Vintage octopus toy illustration by Kawasaki Kyosen --
Octopus pot/whistle, Aichi prefecture (1933)

Vintage octopus toy illustration by Kawasaki Kyosen --
Dancing octopus papier-mache doll from Kameido Tenjin Shrine, Tokyo

Vintage octopus toy illustration by Kawasaki Kyosen --
Octopus bell

Vintage octopus toy illustration --
Octopus kite, Niigata prefecture (1932)

Vintage octopus toy illustration by Kawasaki Kyosen --
"Hanamaki" clay doll octopus, Iwate prefecture (1923)

The collection is organized into 60 galleries (Japanese only) that can be navigated by clicking the thumbnail images and arrows.

[Link: Ningyo-do Bunko Database via BibliOdyssey]

Japan fears massive jellyfish invasion this year

01 Jul 2009

Japanese researchers monitoring the activity of giant jellyfish in Chinese waters are warning of a potentially historic and catastrophic invasion this year.

Marine surveys conducted in late June have revealed alarming numbers of Nomura's jellyfish -- massive creatures that grow up to 2 meters (6 ft 7 in) in diameter and weigh as much as to 220 kilograms (about 450 lbs) -- lurking in the Yellow Sea and East China Sea. The researchers warn that ocean currents may bring swarms of the monster jellies to Japan, which has been plagued by similar invasions in recent years.

Echizen jellyfish --
Nomura's jellyfish, 2007 (Photo: Sankei)

Based on what they have seen so far, the researchers warn this year's onslaught of Nomura's jellyfish (Nemopilema nomurai, or Echizen kurage in Japanese) could deliver a massive blow to Japan's fishing industry, rivaling even the devastating 2005 deluge that caused tens of billions of yen (hundreds of millions of dollars) in damage nationwide.

The surveys are being conducted by a team led by Shinichi Ue, a professor of biological oceanography at Hiroshima University who also chairs a government research committee tasked with developing technology to predict and control jellyfish explosions. Ue has been monitoring the population density of Nomura's jellyfish in the southern Yellow Sea and northern East China Sea since 2006.

Between June 20 and 24, 2009, Ue's team observed numerous specimens with umbrellas measuring 10 to 50 centimeters across, and they calculated an average distribution of 2.14 jellyfish per 100 square meters. This figure is more than 200 times higher than the 0.01 jellyfish per 100 square meters observed in the same region in 2008. It is also nearly triple the 0.77 jellyfish per 100 square meters observed in 2007, when the fishing industry in the Sea of Japan suffered widespread damage.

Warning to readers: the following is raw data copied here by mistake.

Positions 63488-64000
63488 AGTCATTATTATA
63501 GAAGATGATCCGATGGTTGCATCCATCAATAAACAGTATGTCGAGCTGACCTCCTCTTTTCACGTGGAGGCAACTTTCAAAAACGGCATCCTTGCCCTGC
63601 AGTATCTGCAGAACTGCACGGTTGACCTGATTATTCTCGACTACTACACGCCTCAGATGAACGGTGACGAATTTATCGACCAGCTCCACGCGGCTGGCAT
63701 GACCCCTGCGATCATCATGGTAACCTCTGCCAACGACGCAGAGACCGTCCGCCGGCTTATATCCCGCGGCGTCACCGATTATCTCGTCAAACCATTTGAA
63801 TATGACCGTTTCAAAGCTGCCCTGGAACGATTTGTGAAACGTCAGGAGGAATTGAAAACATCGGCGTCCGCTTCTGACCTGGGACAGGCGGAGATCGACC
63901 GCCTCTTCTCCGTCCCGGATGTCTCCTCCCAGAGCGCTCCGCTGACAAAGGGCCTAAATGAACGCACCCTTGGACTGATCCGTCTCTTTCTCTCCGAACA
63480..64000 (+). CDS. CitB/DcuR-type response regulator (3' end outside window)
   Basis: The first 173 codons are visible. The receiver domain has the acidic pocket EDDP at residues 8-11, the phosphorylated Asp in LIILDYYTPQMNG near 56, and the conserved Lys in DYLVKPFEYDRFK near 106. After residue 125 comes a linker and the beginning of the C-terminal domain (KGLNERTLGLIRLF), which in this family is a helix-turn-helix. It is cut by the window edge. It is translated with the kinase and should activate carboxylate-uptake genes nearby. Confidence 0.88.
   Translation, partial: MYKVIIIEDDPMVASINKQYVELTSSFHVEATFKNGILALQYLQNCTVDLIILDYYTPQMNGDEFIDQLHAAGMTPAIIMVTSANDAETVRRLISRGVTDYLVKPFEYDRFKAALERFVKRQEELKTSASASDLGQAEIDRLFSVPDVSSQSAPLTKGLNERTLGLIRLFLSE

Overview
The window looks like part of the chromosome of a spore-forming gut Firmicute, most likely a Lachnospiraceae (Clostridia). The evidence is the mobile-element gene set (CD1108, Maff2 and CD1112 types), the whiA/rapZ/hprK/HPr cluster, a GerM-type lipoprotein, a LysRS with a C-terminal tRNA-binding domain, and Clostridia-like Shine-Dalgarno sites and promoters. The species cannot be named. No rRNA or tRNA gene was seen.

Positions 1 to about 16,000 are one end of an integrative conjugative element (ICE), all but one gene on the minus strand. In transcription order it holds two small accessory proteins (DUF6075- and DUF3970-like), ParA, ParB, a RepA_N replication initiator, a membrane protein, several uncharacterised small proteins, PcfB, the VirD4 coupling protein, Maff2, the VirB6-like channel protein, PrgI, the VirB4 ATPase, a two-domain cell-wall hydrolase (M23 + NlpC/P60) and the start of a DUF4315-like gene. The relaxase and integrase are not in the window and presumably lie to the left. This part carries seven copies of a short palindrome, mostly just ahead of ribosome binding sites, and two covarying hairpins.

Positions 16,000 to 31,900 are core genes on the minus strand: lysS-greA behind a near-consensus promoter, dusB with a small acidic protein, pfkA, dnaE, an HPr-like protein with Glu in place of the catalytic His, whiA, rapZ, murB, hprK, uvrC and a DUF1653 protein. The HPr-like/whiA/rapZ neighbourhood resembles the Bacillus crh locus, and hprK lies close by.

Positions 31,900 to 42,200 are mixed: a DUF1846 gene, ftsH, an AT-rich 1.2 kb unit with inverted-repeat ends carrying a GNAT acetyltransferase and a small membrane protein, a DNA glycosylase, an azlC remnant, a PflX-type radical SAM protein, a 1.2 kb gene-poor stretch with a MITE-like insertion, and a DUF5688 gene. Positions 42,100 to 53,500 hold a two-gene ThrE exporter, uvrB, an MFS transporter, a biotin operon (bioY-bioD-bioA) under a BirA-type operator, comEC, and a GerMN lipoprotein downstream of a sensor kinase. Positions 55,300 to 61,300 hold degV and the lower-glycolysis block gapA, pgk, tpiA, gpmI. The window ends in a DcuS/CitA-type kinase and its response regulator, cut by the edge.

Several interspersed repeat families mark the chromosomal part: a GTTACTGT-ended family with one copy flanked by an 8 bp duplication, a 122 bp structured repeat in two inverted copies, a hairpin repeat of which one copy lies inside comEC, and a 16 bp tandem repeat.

Echizen jellyfish --
Nomura's jellyfish, 2007 (Photo: Sankei)

To make matters worse, this year's swarms appear to be taking a more direct and southerly route to Japan, unlike in 2007 when the jellyfish appeared to take a more northerly route, approaching the Sea of Japan coast from the direction of Korea. According to the researchers, the ocean currents could bring unprecedented numbers of Nomura's jellyfish to Japan's Pacific coast, which typically sees far fewer of the monster blobs than the Sea of Japan coast.

Nomura's jellyfish typically bloom in Chinese waters in spring, and they mature into adults as ocean currents slowly carry them north. By July, when the first swarms reach Tsushima (just north of the southern island of Kyushu), many jellyfish are as large as sumo wrestlers. At this size, it only takes about 5 or 10 of them to destroy a commercial fishing net.

In addition to damaging nets, the giant jellyfish are blamed for killing other fish with their venom, lowering the quality and quantity of catches, increasing the risk of capsizing trawlers, and stinging fishermen.

In 2005, the fishing industry reported over 100,000 cases of jellyfish-related damage nationwide. At the peak of the invasion that year, an estimated 300 to 500 million monster jellyfish passed through the Tsushima Strait into the Sea of Japan each day.

[Source: Asahi]

All-purpose tanuki testicles (prints by Kuniyoshi)

23 Jun 2009

In the mid-1840s, ukiyo-e master Utagawa Kuniyoshi (1797-1861) created a number of woodblock prints showing legendary tanuki (raccoon dogs) using their humorously large scrota in creative ways.

Tanuki print by Utagawa Kuniyoshi --
River fishing

Tanuki print by Utagawa Kuniyoshi --
Shelter from evening showers

Tanuki print by Utagawa Kuniyoshi --
Rokurokubi (long-necked monster) disguise

Tanuki print by Utagawa Kuniyoshi --
Net fishing

Tanuki print by Utagawa Kuniyoshi --
Making dashi (soup stock)

Tanuki print by Utagawa Kuniyoshi --
Weightlifting

Tanuki print by Utagawa Kuniyoshi --
Catfish mallet

Tanuki print by Utagawa Kuniyoshi --
Coming and going

Tanuki print by Utagawa Kuniyoshi --
Making mochi

Tanuki print by Utagawa Kuniyoshi --
Visiting Konpira, the guardian deity of seafaring

Tanuki print by Utagawa Kuniyoshi --
Boy's festival

Tanuki print by Utagawa Kuniyoshi --
Cause of chronic abdominal pain

Tanuki print by Utagawa Kuniyoshi --
Shichifukujin (the Seven Lucky Gods) disguise

Tanuki print by Utagawa Kuniyoshi --
Fortune-telling tent

Tanuki print by Utagawa Kuniyoshi --
Shop signs

Tanuki print by Utagawa Kuniyoshi --
River crossing

Tanuki print by Utagawa Kuniyoshi --
Towboat

Tanuki print by Utagawa Kuniyoshi --
Seine fishing

See more of Kuniyoshi's tanuki images at Kuniyoshi Project (1, 2).